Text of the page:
Following the Dunkirk evacuation and the commencement of the Battle of Britain, the Royal Air Force soon found itself critically short of fighter pilots. In the summer of 1940, the RAF had just over as personnel shortages worsened. Fleet Air Arm crews under RAF Fighter Command were either seconded individually to RAF fighter squadrons or entire as with 804 and 808 Naval Air Squadrons; the former provided dockyard defence during the Battle of Britain with Sea Gladiators. In British home waters and out into the Atlantic Ocean, operations against Axis shipping and submarines in support of the RN were mounted by RAF Coastal Command with large patrol bombers, flying boats and land-based fighter-bombers; the aircraft carrier had replaced the battleship as the capital ship of the RN and its aircraft were now its principal offensive weapons. The top scoring fighter ace with 17 victories was Commander Stanley Orr, the Royal Marine ace was Ronald Cuthbert Hay with 13 victories. A number of Royal Marines were FAA pilots during the war.

Notable Fleet Air Arm operations during the war included the Battle of Taranto, the sinking of the Bismarck, Operation Tungsten against the Tirpitz and Operation Meridian against oil plants in Sumatra. After the war the FAA needed to fly jet aircraft from their carriers; the jet aircraft of the era were less effective at low speeds than propeller aircraft, but propeller aircraft could not fight jets at the high speeds flown by jet aircraft. The FAA took on the Sea Vampire, in the late 1940s; the Sea Vampire was the first jet credited with landing on a carrier. The Air Arm continued with high-powered prop aircraft alongside the new jets resulting in the FAA being woefully outpowered during the Korean War. Jets were not yet wholly superior to propeller aircraft and a flight of ground attack Hawker Sea Furies downed a MiG-15 and damaged others in an engagement; as jets became larger, more powerful and faster they required more space to land. The US Navy built much larger carriers; the Royal Navy had a few large carriers built and completed after the end of the war but another solution was sought.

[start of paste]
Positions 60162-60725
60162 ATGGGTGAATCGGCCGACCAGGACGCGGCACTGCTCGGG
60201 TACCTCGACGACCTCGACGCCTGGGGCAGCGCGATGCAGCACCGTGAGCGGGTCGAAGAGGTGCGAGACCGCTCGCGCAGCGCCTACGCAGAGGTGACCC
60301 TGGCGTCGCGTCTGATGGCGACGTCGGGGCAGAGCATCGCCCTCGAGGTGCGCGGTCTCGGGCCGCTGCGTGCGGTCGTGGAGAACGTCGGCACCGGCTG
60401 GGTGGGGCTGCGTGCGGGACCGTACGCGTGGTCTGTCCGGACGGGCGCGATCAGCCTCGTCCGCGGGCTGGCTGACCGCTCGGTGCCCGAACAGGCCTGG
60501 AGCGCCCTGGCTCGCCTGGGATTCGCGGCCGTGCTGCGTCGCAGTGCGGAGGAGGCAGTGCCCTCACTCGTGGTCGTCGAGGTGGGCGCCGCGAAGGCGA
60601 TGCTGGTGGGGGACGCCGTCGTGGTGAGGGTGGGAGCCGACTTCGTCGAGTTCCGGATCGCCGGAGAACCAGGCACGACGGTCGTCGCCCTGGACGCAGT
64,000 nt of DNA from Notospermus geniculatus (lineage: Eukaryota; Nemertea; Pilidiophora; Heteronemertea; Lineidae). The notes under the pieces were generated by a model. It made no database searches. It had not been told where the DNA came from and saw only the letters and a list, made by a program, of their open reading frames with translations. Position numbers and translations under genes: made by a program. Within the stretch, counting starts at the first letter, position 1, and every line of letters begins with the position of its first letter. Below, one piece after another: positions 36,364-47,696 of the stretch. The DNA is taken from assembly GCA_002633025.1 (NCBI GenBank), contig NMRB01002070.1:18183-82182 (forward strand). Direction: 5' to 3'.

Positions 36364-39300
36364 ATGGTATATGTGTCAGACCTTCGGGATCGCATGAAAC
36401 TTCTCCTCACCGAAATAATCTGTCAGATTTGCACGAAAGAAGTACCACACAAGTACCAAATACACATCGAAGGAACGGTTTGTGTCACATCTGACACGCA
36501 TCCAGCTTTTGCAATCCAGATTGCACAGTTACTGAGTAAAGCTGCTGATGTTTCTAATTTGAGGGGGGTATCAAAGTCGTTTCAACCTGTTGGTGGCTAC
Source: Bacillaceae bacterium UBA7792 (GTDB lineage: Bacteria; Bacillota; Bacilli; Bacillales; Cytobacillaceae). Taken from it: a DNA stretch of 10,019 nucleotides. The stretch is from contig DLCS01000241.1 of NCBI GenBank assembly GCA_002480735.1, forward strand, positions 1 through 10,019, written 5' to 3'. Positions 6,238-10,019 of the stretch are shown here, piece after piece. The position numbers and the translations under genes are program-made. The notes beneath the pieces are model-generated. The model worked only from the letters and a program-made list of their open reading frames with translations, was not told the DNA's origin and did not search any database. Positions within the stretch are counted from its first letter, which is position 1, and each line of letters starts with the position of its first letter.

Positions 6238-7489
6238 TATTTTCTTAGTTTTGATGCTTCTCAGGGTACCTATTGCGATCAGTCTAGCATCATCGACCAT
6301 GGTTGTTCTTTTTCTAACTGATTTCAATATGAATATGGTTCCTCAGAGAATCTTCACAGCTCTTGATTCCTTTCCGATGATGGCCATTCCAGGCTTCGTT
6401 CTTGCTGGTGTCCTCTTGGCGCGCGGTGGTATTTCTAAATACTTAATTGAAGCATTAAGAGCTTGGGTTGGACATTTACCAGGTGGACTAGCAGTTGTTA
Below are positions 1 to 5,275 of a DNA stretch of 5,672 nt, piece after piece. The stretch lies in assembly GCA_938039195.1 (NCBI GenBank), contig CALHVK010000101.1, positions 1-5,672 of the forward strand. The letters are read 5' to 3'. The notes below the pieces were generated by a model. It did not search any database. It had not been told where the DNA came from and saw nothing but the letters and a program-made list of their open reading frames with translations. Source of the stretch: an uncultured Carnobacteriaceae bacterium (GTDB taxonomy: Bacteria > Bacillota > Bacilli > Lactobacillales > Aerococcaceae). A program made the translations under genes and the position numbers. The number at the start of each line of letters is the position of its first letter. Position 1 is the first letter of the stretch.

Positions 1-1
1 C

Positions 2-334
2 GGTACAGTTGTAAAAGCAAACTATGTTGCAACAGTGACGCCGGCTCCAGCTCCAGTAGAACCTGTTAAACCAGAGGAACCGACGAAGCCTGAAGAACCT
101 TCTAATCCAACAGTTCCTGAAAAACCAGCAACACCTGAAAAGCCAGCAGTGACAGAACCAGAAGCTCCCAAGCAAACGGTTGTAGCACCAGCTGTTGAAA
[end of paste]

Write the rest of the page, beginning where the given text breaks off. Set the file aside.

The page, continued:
This was overcome by the introduction of a Royal Navy idea to angle the flight deck away from the centre line so that the aircraft landing had a clear run away from the usual forward deck park. An associated British invention, intended to provide more precise optical guidance to aircraft on final approaching the deck, was the Fresnel lens optical landing aid. Another Royal Navy invent

Mexican weeping bamboo

The Mexican weeping bamboo, Otatea acuminata, is a clumping bamboo native to central and southern Mexico and Central America. The plant produces thick stands of culms with long narrow leaves; the weight of the leaves weep. The clump's vegetation can reach 25 feet or more in height and width in its native habitat.. Otatea acuminata and its cultivars are cultivated as an ornamental plant planted in subtropical and temperate climate gardens in full or partial sun; the plant is drought tolerant when benefits from periodic watering and feeding. Mexican Weeping Bamboo is grown in pots, reaching around 6 feet tall; when planted in the ground it can reach 15 feet or more with regular water. Mexican Weeping Bamboo is easy to propagate by dividing the root ball with a sharp spade. A delicate look can be achieved by thinning the culms so that they are spaced 1 foot or more apart; this allows dappled light to pass through the Mexican Weeping Bamboo, the plant will sway gracefully in a gentle breeze. Otatea acuminata is a fast-growing clumping bamboo which can spread 1–2 feet in each direction yearly.